How the Official World Golf Ranking works: Formula, points, averages
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How the Official World Golf Ranking works: Formula, points, averages



The Official World Golf Ranking, which stacks up the order of the best male golfers in the world, has been around since just before the 1986 Masters. It's undergone substantial changes in those 30-plus years, but the formula has stabilized in recent years (with minor tweaks). It's now the list from which a sizable chunk of the field for majors and World Golf Championships is drawn, as well other tournaments.

The Official World Golf Ranking has big meaning. But a lot of folks may not understand just how the rankings are formulated.

So, let's explain.

How the Official World Golf Ranking formula works

The Official World Golf Ranking formula is based on a rolling 104-week (two-year) period, with players earning points toward their ranking based on their finish in each sanctioned tournament played.

The points are distributed based on a calculated field strength. That comes from two factors: the world ranking of the individual players in the field and the prior year's money-list ranking of the individual players in the field.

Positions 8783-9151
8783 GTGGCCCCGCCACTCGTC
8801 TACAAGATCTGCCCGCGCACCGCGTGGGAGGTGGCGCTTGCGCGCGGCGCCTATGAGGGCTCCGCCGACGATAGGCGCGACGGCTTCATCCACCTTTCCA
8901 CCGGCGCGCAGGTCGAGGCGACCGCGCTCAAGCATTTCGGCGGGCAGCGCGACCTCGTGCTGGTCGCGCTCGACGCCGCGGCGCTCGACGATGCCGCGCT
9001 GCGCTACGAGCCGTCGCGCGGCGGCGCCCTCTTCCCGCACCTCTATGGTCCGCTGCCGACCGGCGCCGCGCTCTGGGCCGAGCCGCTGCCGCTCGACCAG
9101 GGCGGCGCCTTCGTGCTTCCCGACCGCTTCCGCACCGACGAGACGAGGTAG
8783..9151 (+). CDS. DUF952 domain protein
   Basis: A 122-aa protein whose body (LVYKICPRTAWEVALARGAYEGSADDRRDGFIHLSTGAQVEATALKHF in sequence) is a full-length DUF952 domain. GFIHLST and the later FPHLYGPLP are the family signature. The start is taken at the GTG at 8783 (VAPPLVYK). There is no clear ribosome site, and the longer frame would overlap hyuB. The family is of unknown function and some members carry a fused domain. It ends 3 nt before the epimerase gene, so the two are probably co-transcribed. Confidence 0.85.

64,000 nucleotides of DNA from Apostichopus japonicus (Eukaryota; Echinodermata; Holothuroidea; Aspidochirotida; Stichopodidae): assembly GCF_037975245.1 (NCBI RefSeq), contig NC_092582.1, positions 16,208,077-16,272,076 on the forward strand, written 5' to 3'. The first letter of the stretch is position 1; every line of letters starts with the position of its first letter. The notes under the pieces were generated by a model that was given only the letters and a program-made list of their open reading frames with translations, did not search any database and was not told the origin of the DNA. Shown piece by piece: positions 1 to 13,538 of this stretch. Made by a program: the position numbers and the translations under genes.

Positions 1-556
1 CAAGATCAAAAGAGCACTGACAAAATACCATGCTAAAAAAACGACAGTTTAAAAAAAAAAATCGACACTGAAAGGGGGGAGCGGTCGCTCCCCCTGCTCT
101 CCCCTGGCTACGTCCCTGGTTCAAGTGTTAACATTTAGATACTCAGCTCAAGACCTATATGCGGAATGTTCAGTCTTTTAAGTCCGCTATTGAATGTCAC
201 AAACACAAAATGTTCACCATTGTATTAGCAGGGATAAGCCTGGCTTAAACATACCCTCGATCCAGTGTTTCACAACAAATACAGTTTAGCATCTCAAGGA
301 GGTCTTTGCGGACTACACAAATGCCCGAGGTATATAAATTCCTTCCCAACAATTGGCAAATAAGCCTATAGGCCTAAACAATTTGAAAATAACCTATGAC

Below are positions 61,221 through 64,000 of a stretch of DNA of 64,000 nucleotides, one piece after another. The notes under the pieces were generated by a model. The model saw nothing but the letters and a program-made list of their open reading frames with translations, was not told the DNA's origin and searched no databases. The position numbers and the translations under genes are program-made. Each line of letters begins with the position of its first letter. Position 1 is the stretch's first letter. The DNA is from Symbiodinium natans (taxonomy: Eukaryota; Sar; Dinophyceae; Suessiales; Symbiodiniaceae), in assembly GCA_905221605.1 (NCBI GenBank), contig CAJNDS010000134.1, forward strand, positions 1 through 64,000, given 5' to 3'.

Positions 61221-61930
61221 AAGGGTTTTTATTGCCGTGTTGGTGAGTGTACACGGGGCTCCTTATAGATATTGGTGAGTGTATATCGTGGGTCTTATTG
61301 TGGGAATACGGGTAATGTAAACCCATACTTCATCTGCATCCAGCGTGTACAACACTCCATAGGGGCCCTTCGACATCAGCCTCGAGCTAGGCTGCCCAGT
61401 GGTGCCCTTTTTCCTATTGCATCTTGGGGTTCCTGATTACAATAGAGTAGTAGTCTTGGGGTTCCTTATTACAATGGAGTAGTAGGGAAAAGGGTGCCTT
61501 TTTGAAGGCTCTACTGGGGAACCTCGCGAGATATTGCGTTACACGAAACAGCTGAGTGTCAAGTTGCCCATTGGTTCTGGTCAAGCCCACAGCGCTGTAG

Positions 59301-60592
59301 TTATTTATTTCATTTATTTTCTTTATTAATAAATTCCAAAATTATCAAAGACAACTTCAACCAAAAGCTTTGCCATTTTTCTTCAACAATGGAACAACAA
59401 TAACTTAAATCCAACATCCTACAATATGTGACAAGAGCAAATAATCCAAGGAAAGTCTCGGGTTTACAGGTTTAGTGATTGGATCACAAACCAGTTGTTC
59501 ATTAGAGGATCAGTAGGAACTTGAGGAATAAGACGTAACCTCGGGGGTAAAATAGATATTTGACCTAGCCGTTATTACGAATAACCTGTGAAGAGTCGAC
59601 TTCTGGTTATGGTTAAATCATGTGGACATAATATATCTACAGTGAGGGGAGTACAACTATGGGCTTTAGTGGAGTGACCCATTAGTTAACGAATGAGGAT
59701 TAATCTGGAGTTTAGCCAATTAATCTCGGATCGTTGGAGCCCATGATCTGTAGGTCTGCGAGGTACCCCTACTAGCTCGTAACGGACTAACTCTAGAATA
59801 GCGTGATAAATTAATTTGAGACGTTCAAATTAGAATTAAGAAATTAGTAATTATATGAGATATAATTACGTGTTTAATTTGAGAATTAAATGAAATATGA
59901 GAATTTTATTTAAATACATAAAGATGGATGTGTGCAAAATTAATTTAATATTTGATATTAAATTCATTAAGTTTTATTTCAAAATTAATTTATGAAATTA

Not all players count the same. For example, the No. 1 player in the world ranking adds more points toward strength of field than No. 20. Under the Official World Golf Ranking formula, only players in the top 200 in the world can count toward a field's strength rating.

The No. 1 player on a tour's prior-year money list adds bonus points on top of whatever their ranking means to field strength.

Once the field strength is calculated, we then know the total world ranking points that can be distributed for an event. The higher the strength of field, the more points the winner gets and the higher the number of players who get world ranking points based on their finish. In the Official World Golf Ranking, it can range from 2 points for the winner and one other player getting points to 100 points for the winner of a major and all players making the cut getting points.

The points earned retain their full value for 13 weeks, then the depreciate over the next 91 weeks in equal installments until the come off entirely.

Then the ranking itself is determined based on the average number of points a player earns per tournament in that rolling two-year span. There is also something called the minimum divisor, which is a minimum number of tournaments a player is expected to compete in the span. It's 40 for the Official World Golf Ranking. This means players can be (and rightfully in some cases) penalized for not playing as often as they should, and it prevents players from protecting points earned.

Now there's no mystery, and as the Official World Golf Ranking become even more prominent, golf fans can understand them better.

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